My Bielinski Home Building Experience, Pt. 4

I’m building a new Bielinski home! And if that isn’t exciting enough, you all get to follow along. In this five-part series I’ll share what that process looks like. This month we’re on to construction!

What can the customer expect when it comes to building with Bielinski?

This is my second home that I’ve built through our company so I know I’m getting the same great service that every Bielinski customer gets, thoughtful design paired with the best standards and materials.

Here are some of the above-and-beyond standards Bielinski adheres to:

  • Formed drain systems at the footings
  • Both horizontal and vertical rebar in the foundations
  • Spray foam insulation at the joist skirt
  • I-joist flooring system spaced 16” on center
  • Adhere OSB decking to the floor system using both screws and glue
  • 2” x 6” wall studs spaced 16” on center
  • OSB sheathing at the walls on the house and garage

Some builders will use a few of these standards, but not all of them, and a lot of them will use inferior standards instead, like:

  • Use of corrugated drain tile that kinks and cracks at the footing
  • Either horizontal or vertical rebar in the foundation but not both
  • Batt insulation at the joist skirt allowing air and bug infiltration
  • Dimensional lumber for the flooring system spaced up to 24” on center
  • OSB decking only screwed or nailed to the floor system and not glued causing squeaks
  • 2” x 4” wall studs spaced up to 24” on center
  • Foam sheathing at the walls

Adhering to mediocre standards leads to building mediocre houses, and I didn’t want to live in a mediocre house. At Bielinski, we hold ourselves to a higher standard, and it shows in the homes we build.


Recently, we created a new system where our construction managers contact the customers at least once per week to inform the customer of their new home’s construction status. Previously, we let the customer determine how often they want to be contacted, but we realized that sometimes things would fall through the cracks. Once a week is now the minimum, and customers are free to contact us or have construction managers contact them whenever they want.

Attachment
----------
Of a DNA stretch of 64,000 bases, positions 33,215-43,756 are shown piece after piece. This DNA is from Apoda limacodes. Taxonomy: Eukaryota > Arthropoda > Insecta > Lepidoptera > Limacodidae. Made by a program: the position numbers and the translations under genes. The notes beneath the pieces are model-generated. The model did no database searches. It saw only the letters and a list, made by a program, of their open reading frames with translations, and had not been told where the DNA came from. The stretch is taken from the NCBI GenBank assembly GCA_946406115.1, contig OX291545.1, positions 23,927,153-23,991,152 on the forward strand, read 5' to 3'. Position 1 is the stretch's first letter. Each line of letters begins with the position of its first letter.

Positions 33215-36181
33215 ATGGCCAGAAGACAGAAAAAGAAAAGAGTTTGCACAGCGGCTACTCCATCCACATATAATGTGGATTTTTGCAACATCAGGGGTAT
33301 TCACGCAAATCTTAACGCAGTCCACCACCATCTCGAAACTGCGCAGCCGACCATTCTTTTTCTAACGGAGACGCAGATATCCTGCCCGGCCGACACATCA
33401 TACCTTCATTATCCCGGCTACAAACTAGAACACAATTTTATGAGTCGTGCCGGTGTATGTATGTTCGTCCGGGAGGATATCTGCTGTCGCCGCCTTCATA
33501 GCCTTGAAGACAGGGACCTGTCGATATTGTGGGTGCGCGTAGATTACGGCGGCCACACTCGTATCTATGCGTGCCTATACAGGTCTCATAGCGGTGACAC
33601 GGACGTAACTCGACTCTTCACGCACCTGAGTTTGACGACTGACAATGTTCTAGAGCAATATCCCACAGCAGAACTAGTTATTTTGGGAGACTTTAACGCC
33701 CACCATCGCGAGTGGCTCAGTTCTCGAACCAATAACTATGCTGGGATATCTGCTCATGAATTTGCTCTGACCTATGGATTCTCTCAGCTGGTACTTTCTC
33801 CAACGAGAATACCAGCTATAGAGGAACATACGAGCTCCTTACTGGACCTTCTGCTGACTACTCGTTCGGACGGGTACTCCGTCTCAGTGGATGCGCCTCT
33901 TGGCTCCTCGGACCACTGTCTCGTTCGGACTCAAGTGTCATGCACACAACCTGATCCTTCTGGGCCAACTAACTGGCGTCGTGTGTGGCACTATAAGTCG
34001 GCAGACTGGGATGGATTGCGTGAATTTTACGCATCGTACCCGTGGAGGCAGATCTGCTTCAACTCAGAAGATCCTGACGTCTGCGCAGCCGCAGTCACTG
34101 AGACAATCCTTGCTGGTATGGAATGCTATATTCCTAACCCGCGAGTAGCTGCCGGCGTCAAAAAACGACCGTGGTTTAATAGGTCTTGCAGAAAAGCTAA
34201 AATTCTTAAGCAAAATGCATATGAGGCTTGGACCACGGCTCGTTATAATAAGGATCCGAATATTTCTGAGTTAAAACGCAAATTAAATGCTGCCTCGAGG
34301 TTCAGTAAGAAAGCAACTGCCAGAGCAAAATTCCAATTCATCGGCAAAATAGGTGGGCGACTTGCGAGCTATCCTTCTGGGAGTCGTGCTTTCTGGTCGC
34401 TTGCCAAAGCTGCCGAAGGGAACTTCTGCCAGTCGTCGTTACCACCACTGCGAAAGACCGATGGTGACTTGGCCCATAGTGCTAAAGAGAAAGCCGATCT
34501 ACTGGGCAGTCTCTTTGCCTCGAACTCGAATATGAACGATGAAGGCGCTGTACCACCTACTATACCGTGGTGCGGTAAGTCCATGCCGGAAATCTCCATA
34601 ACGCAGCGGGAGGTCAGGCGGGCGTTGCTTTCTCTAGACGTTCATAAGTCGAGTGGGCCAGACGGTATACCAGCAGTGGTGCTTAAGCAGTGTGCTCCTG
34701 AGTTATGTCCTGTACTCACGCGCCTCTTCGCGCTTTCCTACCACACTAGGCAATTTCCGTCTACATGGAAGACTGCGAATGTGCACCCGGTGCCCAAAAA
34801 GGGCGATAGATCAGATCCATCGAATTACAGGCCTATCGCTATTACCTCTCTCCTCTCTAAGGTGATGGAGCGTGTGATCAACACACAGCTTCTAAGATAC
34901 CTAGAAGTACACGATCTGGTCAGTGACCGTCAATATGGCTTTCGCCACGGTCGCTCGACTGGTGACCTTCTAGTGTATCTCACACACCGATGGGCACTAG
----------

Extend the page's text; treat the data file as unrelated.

Since all the decisions pertaining to construction were made in previous steps of the building process, these calls are more about keeping the customer aware of how their home is progressing than making decisions.


At this point you should expect things to go as planned. However, mishaps can happen. You’ve got to remember that this is a process and not a product. Maybe a product is discontinued by the time it’s supposed to be ordered and installed and a new selection needs to be made. My advice, remember these two things:

  1. Building your home involves a lot of moving parts. There are literally hundreds of hands involved in the construction of your new home. Things are bound to happen that might not have been a part of the plan.
  2. There is nothing that can’t be fixed.

Our job is to make sure the construction process goes as smoothly as possible. During my home’s construction I would visit the site once a week to check up on the progress in person, which I highly recommend. Being there physically allows you to understand exactly how your new home is being built, and any hiccups along the way won’t stress you out as much.

Keep your eye out for more pictures on our Instagram, and if you missed the first three parts, check them out here: part onepart twopart three.